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Suggested Further Reading

Borgatti, Stephen P. 2006. “Identifying Sets of Key Players in a Social Network.” Computational and Mathematical Organization Theory 12: 2134. (The “key player” problem has become a paradigm for intervention and comprehensive centrality, focused on identifying nodes that are critical to the functioning of a given system.)CrossRefGoogle Scholar
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Everton, Sean F. 2013. Disrupting Dark Networks. New York: Cambridge University Press. (Key work in applied network analysis that highlight difficulties and strategies for working in contexts with highly uncertain data but high stakes. See also Gerdes 2012.)Google Scholar
Faris, Robert, and Felmlee, Diane. 2011. “Status Struggles: Network Centrality and Gender Segregation in Same-and Cross-Gender Aggression.” American Sociological Review 76: 4873. (A model paper for using centrality to understand behavior; it finds that central students use aggression to gain and maintain status over time.)Google Scholar
Gerdes, Luke M. 2012. Illuminating Dark Networks: The Study of Clandestine Groups and Organizations. New York: Cambridge University Press. (See the note for Everton 2013.)Google Scholar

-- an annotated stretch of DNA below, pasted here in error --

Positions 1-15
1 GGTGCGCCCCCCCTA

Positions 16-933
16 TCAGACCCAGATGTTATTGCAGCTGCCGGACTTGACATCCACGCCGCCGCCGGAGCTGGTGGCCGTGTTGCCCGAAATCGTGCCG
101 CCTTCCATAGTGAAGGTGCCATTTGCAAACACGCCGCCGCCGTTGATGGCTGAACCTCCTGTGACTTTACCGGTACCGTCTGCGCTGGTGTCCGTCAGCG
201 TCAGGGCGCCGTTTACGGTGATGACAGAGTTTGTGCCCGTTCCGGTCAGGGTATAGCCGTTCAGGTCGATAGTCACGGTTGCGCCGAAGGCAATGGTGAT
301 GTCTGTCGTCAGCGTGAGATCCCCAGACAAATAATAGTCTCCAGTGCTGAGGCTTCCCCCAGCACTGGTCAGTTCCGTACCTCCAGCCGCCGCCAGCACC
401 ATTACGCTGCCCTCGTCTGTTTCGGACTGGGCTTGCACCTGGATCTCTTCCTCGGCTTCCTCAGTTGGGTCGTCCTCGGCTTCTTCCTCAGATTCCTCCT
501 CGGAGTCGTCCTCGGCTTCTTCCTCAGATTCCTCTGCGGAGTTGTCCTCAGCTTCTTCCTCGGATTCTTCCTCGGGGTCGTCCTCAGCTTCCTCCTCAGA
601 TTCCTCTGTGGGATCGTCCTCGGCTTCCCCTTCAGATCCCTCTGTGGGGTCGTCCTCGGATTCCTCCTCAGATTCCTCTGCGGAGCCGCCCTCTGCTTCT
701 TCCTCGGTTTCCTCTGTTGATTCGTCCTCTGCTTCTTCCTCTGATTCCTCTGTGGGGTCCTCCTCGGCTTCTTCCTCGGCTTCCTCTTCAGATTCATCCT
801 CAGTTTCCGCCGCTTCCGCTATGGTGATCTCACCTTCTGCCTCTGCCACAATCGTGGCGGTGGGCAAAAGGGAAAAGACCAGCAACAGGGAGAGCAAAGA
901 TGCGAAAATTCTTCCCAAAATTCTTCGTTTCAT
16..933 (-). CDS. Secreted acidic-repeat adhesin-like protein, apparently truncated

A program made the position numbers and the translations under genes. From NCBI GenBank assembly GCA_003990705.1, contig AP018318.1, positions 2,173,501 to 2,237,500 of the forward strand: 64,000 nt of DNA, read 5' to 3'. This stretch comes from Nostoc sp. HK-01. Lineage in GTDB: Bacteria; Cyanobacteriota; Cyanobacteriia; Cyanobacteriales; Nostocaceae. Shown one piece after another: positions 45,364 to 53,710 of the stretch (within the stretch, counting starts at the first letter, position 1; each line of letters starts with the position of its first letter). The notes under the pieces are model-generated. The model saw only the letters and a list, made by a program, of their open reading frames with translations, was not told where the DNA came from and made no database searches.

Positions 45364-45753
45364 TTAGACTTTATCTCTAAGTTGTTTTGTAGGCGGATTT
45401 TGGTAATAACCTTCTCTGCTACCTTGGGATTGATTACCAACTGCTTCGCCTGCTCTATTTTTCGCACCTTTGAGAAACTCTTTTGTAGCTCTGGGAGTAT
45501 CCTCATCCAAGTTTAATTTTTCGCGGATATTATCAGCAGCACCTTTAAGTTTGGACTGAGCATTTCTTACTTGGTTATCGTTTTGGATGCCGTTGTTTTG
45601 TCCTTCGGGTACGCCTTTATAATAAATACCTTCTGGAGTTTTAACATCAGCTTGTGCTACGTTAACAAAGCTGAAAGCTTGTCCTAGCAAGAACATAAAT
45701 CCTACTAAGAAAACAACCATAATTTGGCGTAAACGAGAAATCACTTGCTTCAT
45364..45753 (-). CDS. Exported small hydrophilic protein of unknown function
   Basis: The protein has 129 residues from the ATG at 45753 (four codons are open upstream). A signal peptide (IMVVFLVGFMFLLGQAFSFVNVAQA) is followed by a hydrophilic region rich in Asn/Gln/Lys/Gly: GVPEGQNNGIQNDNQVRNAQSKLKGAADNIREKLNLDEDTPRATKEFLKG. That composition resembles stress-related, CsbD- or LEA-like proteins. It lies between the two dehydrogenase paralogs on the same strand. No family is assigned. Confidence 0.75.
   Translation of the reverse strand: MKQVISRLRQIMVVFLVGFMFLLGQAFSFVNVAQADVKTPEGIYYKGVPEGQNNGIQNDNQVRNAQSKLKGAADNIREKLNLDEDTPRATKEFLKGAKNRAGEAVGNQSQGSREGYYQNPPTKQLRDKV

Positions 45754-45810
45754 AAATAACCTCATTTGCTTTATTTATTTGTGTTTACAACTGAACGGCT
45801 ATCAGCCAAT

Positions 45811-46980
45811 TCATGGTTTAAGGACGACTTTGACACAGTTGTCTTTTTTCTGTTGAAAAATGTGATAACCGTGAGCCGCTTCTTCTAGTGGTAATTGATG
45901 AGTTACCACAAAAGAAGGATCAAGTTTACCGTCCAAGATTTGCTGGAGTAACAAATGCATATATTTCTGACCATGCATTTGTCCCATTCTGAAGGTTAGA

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Gould, Rodger V. 2003. Collision of Wills: How Ambiguity about Social Rank Breeds Conflict. Chicago: University of Chicago Press. (Lays out an argument about the origins of violence stemming from status ambiguity – hierarchies are generally stable, and if all know where they stand, disputes are rare. See also Gould 2002.)CrossRefGoogle Scholar
Maoz, Zeev. 2010. Networks of Nations: The Evolution, Structure and Impact of International Networks, 1816–2001. New York: Cambridge University Press. (While broader than hierarchy per se, the exploration of world-spanning networks invokes clear notions of core and periphery and the associated dynamics of power and prestige.)Google Scholar

Suggested Further Reading